"He had a very distinct way of walking," she said. "Kind of cumbersome. He had very distinct bright blue eyes. I knew I would be able to pick them out as soon as I saw that person."
Mills also remembered his eyes. "When you're staring into those eyes and that's the only thing you can see and the only thing you can focus on, they stick with you."
Bloomington, Ill., Police Detective Clay Wheeler had spent two years, from December 2002 to January 2005, pursuing the first serial rapist in his town's memory.
"I've seen more brutal things, more violent things, but some of the things that happened and what he would say and tell these girls as he's assaulting them, and I mean, I get chills and just … it just disgusts me," he said.
He and his partner Matthew Dick realized this was a special kind of rapist; he was a stalker, a man seemingly obsessed with his victims who gathered intimate details about them.
"He's actually engaging in conversation rather than just the quick act of violence," Dick said. The victims described how he would talk almost lovingly to them, as if he was their boyfriend, before getting angry and violent.
And he knew how to cover his tracks. "It was very obvious to us that this was a sophisticated criminal and knew what he was doing," Dick said.
When the police turned to the FBI for help, they were told the rapist might be a seemingly model citizen.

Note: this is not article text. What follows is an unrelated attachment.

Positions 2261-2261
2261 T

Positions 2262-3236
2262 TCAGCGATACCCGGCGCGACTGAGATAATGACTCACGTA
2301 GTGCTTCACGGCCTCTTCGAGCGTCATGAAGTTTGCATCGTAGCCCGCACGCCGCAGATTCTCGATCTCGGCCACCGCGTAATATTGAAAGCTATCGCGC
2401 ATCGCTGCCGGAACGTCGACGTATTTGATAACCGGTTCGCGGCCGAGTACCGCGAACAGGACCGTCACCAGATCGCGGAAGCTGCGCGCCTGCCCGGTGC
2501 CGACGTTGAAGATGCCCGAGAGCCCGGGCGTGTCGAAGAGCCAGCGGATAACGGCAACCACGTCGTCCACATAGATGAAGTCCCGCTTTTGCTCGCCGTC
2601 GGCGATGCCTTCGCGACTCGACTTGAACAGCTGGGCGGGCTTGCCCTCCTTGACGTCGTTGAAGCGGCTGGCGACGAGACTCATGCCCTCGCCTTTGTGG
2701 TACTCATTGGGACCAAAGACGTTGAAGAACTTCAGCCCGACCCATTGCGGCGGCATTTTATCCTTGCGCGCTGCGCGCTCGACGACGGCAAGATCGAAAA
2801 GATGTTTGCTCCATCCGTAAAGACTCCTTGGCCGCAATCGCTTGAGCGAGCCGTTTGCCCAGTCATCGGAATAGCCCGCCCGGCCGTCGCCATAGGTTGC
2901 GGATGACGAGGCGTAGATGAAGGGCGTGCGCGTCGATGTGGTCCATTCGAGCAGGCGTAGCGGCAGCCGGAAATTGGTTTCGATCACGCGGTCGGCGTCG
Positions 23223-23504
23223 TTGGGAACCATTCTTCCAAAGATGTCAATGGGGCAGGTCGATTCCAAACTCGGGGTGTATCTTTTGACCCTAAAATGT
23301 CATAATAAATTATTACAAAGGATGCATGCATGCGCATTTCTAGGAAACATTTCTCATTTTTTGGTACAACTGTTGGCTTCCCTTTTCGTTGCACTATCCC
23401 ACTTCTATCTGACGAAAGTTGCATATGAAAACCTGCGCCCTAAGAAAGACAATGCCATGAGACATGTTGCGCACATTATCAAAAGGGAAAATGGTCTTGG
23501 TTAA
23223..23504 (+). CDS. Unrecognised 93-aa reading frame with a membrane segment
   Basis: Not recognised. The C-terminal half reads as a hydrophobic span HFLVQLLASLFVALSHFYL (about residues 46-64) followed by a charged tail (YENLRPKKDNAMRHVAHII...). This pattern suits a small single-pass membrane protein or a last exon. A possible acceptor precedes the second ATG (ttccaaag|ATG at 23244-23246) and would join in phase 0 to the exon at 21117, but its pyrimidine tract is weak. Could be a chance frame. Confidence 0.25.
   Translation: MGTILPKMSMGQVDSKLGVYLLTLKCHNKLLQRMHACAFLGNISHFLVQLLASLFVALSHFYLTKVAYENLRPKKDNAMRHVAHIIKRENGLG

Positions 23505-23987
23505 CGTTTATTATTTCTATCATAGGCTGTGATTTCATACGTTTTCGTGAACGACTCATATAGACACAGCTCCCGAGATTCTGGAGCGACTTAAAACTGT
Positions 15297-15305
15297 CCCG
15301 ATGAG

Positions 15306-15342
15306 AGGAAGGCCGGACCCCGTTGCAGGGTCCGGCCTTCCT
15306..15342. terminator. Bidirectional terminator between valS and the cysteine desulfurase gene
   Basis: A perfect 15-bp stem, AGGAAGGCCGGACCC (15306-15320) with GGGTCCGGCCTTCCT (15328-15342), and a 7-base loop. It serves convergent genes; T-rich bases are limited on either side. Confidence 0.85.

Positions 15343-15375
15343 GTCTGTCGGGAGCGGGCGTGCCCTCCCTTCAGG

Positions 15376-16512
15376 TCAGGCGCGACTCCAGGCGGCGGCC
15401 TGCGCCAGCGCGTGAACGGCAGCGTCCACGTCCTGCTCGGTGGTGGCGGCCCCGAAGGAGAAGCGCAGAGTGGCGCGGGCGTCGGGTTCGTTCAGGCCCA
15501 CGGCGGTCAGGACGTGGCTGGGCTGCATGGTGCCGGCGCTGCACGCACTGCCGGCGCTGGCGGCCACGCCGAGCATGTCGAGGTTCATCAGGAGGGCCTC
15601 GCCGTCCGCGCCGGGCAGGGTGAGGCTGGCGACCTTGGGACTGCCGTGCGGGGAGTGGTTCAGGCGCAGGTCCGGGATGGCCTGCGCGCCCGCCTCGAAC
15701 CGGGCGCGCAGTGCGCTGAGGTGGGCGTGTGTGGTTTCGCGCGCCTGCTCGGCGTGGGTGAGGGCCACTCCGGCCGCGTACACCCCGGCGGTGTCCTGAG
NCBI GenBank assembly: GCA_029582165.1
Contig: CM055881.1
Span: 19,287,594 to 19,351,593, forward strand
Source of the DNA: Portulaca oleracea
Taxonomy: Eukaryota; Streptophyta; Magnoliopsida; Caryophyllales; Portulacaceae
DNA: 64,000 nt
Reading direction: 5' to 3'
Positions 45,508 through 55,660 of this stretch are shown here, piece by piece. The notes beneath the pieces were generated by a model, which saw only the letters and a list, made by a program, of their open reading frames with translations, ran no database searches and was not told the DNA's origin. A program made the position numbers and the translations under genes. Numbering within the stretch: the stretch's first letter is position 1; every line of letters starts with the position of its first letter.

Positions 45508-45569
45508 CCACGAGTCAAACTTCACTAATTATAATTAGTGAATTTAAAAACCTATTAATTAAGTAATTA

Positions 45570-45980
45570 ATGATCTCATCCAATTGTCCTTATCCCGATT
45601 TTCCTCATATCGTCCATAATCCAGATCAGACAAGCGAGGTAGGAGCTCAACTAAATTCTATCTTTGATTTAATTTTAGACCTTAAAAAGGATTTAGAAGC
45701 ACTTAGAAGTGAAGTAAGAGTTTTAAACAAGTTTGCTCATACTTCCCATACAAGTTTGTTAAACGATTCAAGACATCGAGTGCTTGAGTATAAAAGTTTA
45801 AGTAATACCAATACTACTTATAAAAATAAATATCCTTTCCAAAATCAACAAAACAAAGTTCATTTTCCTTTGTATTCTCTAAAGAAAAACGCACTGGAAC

"The one thing they did tell us that I'll never forget is that this would be some guy that everybody works with. They'll say, 'Naw. He couldn't do that. He wouldn't do that,' you know. And it'd be somebody that would be maybe a respected member of the community," Wheeler said.
The police had no prime suspect. Meanwhile, the rapist was stalking his next victim.
Jonelle Galuska, 29, lived in fear. She said she knew she was being watched.
"I didn't feel comfortable going outside by myself. That's how much my life changed," she said. "It's like my home became a prison."
Then she was woken one night by her startled dog. "I had a strange feeling," she said. "I hear knocking at the door, like an urgent knock." She called the police.
At 1 a.m., Bloomington police officer Dave Zeamer arrived to find a man standing against the house, and in the glare of his flashlight, saw the intruder turn and walk away.
"I yell, 'Police. Stop, police!'" Zeamer said.
To his shock, he knew the man who turned around. It was one of his own ... fellow Bloomington police officer Jeff Pelo, his former supervisor.
Pelo was a 17-year veteran of the Bloomington police, a former policeman of the year and married father of three.
"You got that relief of, 'Oh, it's Pelo.' But then you are like, 'Wait a minute, it's Pelo. What's he doing out here?'" Zeamer said.
Once a trusted cop, now Pelo was a suspected serial rapist. "As soon as I heard that Jeff Pelo was stopped outside that house, that connection had been drawn in my mind," said Dick.
Mounting evidence revealed how Pelo may have used his police training and access to commit the crimes and cover his tracks.
Detectives found that Pelo's police computer had been used to run license plate searches on three of the victims. Pelo claimed that someone else must have been using his computer terminal.